The beginning of the year is a good time to reflect on personal and professional achievements, as well as to set goals for next year.
However, there are few people who fulfill their purposes. According to experts, the reason behind these failures is that most of us lack the structure to support the changes in behavior that new goals require.
So follow these six tricks to fulfill your New Year’s resolutions:
Limit the number of goals
Social psychologist Chris Berdik says he makes a short list of purposes every year, and says the reason why so many of us fail to fulfill them is because they are too many.
Putting too many demands on our willpower causes us to lose the goal and throw in the towel prematurely due to frustration.
By choosing fewer goals, there are fewer opportunities to feel that we are failing, as well as fewer demands for our will power.
Although writing goals is a well-used technique, since it forces a deeper level of commitment, sports psychologist Michael Gervais recommends going one step further and writing down the things that could hinder the fulfillment of these goals.
“This is where you start to identify the thoughts that prevent you from daring,” he says.
If you set a goal of, for example, calling 20 prospects a day but you fear rejection, accept those fears and think how you can turn negative thoughts into positives.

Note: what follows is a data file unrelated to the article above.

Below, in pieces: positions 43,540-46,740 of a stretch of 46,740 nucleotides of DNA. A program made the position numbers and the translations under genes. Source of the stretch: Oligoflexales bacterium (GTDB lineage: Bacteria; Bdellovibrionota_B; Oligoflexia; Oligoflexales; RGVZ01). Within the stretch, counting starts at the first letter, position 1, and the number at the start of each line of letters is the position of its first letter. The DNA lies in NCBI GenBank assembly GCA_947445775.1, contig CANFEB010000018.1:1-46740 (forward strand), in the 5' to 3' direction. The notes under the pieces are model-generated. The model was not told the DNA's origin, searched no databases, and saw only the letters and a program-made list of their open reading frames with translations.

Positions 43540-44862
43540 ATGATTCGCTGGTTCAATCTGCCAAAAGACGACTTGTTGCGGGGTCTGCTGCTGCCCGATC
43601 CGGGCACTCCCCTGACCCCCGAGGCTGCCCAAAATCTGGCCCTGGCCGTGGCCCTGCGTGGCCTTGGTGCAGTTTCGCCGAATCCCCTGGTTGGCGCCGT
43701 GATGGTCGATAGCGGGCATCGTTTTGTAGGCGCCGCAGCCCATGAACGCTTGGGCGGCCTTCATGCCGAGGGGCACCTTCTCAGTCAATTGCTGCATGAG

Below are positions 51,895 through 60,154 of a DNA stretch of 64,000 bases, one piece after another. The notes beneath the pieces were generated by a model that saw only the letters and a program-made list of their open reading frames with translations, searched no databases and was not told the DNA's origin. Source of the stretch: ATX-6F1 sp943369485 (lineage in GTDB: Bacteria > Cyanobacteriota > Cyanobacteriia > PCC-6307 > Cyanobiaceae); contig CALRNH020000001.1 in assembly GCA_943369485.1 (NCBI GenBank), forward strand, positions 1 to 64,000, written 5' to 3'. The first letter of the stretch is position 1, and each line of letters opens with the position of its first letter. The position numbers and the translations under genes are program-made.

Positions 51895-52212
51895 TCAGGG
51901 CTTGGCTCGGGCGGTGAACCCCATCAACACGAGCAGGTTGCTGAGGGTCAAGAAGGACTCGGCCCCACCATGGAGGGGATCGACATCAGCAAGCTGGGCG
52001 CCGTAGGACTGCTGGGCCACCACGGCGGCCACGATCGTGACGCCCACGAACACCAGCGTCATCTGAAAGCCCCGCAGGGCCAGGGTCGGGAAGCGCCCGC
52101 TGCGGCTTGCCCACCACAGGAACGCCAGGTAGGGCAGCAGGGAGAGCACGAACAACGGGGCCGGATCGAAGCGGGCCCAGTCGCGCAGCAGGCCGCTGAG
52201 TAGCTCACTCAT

Set realistic goals
“The people who set the most effective goals are those who find the midpoint between overwhelming and uninteresting,” says Gervais.
While a goal that is too small will not create enough load, a too large goal can make us feel overwhelmed.
If you set a very ambitious purpose, divide it into smaller, more realistic pieces, with detailed plans on how to achieve those micro-goals throughout the year.
Find a partner
“When my wife and I have the same goals, we fulfill them better than when we have individuals,” says Berdik. Find people who share your goal and motivate each other to fulfill it.
Make your goals tangible
Instead of saying “I’m going to follow a healthy diet,” Gervais says that you set a tangible goal like “I’m going to eat a vegetable at every meal.”
This gives the brain a visual goal to work towards.
“We create images in our minds that provide direction for future behavior,” says Gervais.
Decide on a general theme for next year
What will 2014 be about for you? Maybe it can be the year of the balance, or of health, or perhaps of achievements.
Decide with a word that will become the theme of what will propel you through the 12 months and create a mind map that connects your goals to that general idea.
“We want to create a focused energy, so we can use our daily energy resource towards that issue,” says Gervais.